The Right to Social Security
Social security is a human right and is enshrined as such in the Universal Declaration of Human Rights (1948), the International Covenant on Economic, Social and Cultural Rights (1966), and in other major United Nations human rights instruments.
The achievement of social security for all is at the core of the ILO's Constitution and mandate. The Declaration of Philadelphia (1944), which is an integral part of the ILO Constitution, recognizes that the extension of social security worldwide is one of the Organizations' main objectives. More precisely, it recognises the solemn obligation of the ILO to further among the nations of the world programs that will achieve, inter alia, "the extension of social security measures to provide a basic income to all in need of such protection and comprehensive medical care", as well as "provision for child welfare and maternity protection", thereby extending the protection from workers to all those in need.
To this end, the ILO has adopted Conventions and Recommendations on social security that lay down obligations and guidelines for States. These international standards have greatly contributed to the development of international social security law and to the definition of the human right to social security.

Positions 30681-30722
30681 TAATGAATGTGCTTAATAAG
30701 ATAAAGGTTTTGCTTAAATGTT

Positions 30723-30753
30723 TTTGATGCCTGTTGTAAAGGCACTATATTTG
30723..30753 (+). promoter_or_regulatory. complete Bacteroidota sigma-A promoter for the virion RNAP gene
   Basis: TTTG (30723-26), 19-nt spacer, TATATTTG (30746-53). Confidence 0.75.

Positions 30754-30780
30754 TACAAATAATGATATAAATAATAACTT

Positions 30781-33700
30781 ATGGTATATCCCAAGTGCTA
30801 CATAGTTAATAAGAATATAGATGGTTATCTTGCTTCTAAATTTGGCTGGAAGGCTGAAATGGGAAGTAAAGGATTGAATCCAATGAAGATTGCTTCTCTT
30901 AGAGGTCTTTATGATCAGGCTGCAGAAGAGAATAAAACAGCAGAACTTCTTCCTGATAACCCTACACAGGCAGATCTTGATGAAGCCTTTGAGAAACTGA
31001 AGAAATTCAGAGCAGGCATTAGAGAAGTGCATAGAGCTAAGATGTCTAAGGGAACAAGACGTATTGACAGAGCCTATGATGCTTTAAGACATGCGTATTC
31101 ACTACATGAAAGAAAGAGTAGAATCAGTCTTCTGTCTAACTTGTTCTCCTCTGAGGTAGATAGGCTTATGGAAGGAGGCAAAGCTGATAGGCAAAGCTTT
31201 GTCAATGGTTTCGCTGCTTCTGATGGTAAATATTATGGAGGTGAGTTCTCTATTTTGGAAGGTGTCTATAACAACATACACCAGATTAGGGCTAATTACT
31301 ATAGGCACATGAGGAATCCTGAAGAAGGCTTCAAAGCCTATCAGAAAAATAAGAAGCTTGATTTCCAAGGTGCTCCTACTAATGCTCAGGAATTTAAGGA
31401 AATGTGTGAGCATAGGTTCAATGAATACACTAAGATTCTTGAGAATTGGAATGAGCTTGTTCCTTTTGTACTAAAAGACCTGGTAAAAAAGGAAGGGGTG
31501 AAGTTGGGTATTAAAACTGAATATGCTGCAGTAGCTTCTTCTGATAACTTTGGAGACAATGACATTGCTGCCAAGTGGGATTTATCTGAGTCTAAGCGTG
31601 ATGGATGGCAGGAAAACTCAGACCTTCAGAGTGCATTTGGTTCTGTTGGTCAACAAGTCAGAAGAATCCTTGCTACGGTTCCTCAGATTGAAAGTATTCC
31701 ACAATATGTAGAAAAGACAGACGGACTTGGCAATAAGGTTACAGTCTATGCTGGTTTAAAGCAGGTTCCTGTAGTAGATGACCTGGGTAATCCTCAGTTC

The ILO promotes a rights-based approach to social security with ILO standards as its principal means of action for assisting member states towards the realisation of this right.
The ILO also adopts further initiatives to support international efforts aimed towards the realization of social security for all:
The Social Protection Floor Initiative (SPF-I), launched in 2009, is also grounded in a rights-based framework. Its concept is based on shared principles of social justice and reflects the call of the Declaration of Human rights for adequate life standards, access to health, education, food, housing and social security. Moreover, the SPF-I enables the concrete realization of human rights. The results of ILO research shows that a social protection floor can be afforded by virtually all countries and that it would constitute an effective tool in the fight against poverty and in reaching the Millennium Development Goals.
Learn more about Why Social Security
Over the past several years, the ILO has adopted a number of measures designed to promote social security coverage for the vast majority of the world’s workers who currently lack coverage. Yet, in a world marked by rapidly spreading financial and economic fluctuations, the capacity of individuals to cope alone with economic risks is even more limited than before. It is in this context that the 100th Session of the ILC in June 2011 discussed the strategic objective of social protection and specifically focus on social security. Visit the space dedicated to this work.
Social Security Summer School, from 26 September to 7 October 2011